MIKE O'HARA

O'HARA: Motivation for the Lions and rookie contributions at Philadelphia

Posted Dec 8, 2013

Mike O'Hara shares his final thoughts on today's Lions-Eagles matchup

PHILADELPHIA – Final thoughts – motivation for the Lions, rookie contributions, pressuring the quarterback -- awaiting kickoff of Sunday’s Lions-Eagles game at the Linc:

The Lions’ focus is squarely on the Eagles, and it should be with what is at stake. They led the NFC North with a 7-5 record going into today’s game, and the prospect of playing their next two at home against the Ravens and Giants had them in position to clinch the division title at home if they could win all three.

If there was any motivating force from looking backward, the Lions got a double dose for different reasons in the last two games. An upset loss to Tampa Bay two weeks ago, and the blowout victory over the Packers on Thanksgiving Day provided different motivations.

Reggie Bush called the loss to the Bucs’ "a wakeup call." They answered the bell four days later against the Packers. It showed the Lions how they can perform when they’re on their game.

"That game against Green Bay, we learned a lot about ourselves," said guard Rob Sims.

They also learned something against the Bucs, who were 2-8 going into the game.

"I don’t think we took them lightly," Sims said. "Tampa came out there and played good ball. It just showed us how we’re always going to have to cross our T’s and dot our I’s."

Sims sees an advantage to playing three straight games against teams that are in the playoff race. Before Sunday, Philly was tied with the Cowboys for first place in the NFC East. Both were 7-5.

The Ravens, at 6-6, were two games behind the Bengals in the AFC North but in contention for a wild-card berth.

And the Giants, at 5-7, were two games behind the Eagles and Cowboys in the NFC East but still in wild-card contention with the possibility of winning out.

"The teams we’ve got coming up, they’ve got something to prove," Sims said. "We’ve got some playing to do. It’s going to set us up, hopefully, for the playoffs."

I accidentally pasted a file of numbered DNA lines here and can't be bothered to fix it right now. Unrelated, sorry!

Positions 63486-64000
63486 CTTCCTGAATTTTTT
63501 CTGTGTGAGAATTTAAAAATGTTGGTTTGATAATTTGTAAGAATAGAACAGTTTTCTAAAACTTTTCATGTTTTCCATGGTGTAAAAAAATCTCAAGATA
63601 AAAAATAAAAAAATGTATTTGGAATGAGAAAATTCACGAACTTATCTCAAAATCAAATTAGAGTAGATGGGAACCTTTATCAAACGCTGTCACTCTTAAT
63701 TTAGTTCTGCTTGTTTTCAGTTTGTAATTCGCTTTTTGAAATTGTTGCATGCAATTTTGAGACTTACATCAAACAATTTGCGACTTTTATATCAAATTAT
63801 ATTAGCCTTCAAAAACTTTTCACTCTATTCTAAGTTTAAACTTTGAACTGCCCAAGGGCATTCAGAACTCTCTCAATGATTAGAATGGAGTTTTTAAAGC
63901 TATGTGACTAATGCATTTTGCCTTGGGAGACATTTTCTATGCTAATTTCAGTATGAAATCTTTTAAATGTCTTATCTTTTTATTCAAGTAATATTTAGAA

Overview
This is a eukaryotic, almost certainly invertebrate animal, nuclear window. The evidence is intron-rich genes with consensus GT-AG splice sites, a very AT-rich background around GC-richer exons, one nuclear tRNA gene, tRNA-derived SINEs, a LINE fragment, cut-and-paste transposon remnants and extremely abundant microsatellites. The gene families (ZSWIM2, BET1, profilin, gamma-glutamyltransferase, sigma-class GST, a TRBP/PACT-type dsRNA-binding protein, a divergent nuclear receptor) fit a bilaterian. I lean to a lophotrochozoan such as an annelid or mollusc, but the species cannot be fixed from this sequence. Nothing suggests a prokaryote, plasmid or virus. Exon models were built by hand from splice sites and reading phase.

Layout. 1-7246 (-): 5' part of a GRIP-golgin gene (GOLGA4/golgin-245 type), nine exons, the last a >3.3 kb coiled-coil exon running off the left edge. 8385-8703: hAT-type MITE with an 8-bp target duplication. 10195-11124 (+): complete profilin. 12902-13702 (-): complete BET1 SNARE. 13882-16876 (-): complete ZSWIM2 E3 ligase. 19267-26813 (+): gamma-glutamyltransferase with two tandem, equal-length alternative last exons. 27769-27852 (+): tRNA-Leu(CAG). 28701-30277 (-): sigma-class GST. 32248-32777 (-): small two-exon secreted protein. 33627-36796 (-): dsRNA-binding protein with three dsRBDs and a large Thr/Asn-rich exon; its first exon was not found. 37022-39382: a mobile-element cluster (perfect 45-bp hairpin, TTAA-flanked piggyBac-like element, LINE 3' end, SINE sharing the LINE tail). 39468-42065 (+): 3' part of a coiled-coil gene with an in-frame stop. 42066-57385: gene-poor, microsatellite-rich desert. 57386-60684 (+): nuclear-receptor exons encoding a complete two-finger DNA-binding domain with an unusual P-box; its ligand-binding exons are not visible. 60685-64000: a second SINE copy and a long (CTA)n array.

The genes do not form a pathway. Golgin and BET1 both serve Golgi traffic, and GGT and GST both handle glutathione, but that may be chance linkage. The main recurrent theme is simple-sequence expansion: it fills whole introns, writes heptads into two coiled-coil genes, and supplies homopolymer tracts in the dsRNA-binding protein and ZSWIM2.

Young blood: The rookie class has made good on the statement GM Martin Mayhew made at the Combine in February that the Lions’ rookies were going to have to play.

They’ve played and played well – and not just the draft picks.

Defensive end Ziggy Ansah, the Lions’ top pick, had two sacks in each of the last two games. Devin Taylor, a fourth-round pick, also had two sacks in the last game against Green Bay.

Cornerback Darius Slay showed he was on an upward trend against Green Bay, but a freakish injury sustained in practice during the week put him out against the Eagles.

On offense, guard Larry Warford has started every game. He was a third-round pick. Punter Sam Martin has shown he has a strong leg and was well worth being drafted in the fifth round. Martin has had some inconsistency on kickoffs, but that does not appear to be a long-term problem.

The undrafted rookies have contributed in big ways. LaAdrian Waddle has been the starting right tackle since midseason. Tight end Joe Fauria has six TD catches.

Offensive coordinator Scott Linehan said there is no timetable for when to play a rookie.

"It depends where your depth is," Linehan said during the week. "We made the decision that those guys are going to help us. They earned their time on the field.

"You always kind of think about when you want to play young players. When is it? It’s when they’re ready. We felt like all those guys were ready to play early in their career."

There is an obvious advantage in going forward when young players prove themselves as rookies.

"Now you’ve got good players playing for you," Linehan said. "You can kind of plan your future, knowing they’re going to play for you."

Lions blitz: Defensive coordinator Gunther Cunningham is known for not using the blitz a lot, but he was out of character against the Packers. According to STATS, the Lions were a league-low in rushing five or more defenders, doing so only 15.6 percent of the time.

Against the Packers, the Lions blitzed 28.6 percent of the defensive snaps, and rushed six or more seven percent of the plays.

What Cunningham has in store for the Eagles and second-year quarterback Nick Foles remains to be seen, but it’s something the Eagles have to be prepared to face.